BERLIN (AP) — A new study claims 44.7 million metric tons (49.3 million tons) of TV sets, refrigerators, cellphones and other electrical goods were discarded last year, with only a fifth recycled to recover the valuable raw materials inside.
The U.N.-backed study published Wednesday calculates that the amount of e-waste thrown away in 2016 included a million tons of chargers alone.READ MORE: Elderly Asian Woman Stabbing Attack Triggers Blame Game Between San Francisco DA, Police Officers Assn
The U.S. accounted for 6.3 million metric tons, partly due to the fact that the American market for heavy goods is saturated.READ MORE: Snakes by the Planes: Endangered San Francisco Species Found Thriving in Wetlands at SFO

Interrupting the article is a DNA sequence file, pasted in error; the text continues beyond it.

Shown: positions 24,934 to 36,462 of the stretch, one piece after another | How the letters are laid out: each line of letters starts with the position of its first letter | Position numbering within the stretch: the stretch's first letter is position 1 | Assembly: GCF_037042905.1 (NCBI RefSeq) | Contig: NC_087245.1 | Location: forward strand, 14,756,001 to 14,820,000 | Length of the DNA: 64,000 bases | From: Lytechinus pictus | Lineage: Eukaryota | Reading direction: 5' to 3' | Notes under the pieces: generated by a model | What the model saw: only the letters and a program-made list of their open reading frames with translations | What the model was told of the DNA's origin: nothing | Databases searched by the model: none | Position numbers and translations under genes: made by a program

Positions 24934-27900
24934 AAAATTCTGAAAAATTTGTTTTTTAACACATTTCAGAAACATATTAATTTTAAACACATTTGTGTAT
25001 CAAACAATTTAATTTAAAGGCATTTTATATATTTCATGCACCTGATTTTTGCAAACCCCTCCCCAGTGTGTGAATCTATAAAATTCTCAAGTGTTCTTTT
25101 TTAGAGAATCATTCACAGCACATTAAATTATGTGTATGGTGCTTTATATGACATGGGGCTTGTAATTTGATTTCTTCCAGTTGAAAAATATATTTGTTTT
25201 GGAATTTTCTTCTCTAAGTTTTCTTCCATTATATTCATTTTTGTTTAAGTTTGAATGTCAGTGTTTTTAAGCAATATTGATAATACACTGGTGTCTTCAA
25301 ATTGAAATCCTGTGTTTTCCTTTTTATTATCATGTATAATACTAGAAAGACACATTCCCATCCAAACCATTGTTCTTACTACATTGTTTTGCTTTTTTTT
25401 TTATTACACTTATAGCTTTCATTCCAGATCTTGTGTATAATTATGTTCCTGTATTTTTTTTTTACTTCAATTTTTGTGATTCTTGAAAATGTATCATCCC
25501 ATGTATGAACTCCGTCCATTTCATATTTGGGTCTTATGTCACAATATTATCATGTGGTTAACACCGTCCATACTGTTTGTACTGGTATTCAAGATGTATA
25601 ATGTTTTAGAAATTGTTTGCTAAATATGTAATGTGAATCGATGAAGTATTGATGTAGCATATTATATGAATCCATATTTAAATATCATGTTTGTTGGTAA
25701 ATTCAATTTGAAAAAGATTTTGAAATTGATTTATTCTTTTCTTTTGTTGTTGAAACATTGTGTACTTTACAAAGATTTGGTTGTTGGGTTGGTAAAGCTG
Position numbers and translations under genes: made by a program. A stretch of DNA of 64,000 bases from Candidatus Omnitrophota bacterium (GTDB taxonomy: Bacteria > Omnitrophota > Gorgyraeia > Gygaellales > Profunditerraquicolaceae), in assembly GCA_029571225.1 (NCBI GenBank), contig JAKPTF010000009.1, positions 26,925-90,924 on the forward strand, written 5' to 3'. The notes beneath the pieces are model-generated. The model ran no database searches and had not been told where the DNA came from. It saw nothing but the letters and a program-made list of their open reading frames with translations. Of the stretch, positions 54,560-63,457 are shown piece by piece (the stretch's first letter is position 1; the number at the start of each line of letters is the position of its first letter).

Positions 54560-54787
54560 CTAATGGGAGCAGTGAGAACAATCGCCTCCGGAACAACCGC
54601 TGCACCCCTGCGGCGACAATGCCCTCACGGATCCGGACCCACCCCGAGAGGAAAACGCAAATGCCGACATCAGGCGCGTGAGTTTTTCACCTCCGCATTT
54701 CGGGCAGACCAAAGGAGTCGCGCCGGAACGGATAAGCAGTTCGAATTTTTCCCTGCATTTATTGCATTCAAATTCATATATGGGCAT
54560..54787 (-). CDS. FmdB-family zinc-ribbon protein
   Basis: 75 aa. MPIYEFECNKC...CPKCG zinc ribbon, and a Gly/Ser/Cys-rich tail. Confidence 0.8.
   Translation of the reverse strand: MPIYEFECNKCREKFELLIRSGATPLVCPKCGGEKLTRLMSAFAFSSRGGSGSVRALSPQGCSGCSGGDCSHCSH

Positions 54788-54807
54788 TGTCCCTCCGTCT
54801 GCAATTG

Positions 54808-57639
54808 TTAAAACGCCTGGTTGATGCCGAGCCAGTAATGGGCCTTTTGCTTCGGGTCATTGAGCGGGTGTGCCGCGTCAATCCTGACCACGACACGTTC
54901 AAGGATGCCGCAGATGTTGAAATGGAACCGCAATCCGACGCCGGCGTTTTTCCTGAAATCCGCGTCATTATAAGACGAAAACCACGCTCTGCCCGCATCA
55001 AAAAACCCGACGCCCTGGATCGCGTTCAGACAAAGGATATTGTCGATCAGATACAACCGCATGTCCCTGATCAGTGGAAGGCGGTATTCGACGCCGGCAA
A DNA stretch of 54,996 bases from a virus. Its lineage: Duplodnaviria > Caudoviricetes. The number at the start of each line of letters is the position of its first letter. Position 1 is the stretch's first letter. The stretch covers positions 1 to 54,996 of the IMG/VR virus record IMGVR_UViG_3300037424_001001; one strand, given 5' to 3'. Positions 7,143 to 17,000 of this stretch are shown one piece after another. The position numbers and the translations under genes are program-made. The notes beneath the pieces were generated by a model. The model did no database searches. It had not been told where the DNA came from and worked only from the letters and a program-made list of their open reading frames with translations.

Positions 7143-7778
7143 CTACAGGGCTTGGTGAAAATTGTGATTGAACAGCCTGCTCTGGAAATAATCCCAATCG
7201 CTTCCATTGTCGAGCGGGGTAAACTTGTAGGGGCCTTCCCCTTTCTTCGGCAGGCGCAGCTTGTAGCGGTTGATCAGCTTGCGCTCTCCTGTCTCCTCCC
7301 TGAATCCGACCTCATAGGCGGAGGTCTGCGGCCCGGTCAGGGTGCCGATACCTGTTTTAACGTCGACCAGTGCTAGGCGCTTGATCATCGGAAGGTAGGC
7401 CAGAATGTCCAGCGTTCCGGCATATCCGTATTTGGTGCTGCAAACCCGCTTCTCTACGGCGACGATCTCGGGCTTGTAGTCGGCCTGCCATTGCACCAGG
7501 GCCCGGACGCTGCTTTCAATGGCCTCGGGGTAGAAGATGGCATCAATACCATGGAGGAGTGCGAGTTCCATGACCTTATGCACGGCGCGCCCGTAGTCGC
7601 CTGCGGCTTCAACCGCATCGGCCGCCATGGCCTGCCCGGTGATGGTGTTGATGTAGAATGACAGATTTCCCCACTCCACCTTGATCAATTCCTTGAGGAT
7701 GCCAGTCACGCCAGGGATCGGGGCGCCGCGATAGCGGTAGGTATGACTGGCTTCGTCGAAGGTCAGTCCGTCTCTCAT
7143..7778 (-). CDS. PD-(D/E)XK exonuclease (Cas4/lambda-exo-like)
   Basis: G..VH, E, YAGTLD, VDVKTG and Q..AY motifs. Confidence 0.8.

The study says all the gold, silver, copper and other valuable materials would have been worth $55 billion had they been recovered.
The authors of the Global E-waste Monitor predict that e-waste, defined as anything with a battery or a cord, will increase to 52.2 million metric tons by 2021.MORE NEWS: UPDATE: PG&E Avoids Planned Rotating Outages Thursday as Bay Area Cooks in Record Heat Wave
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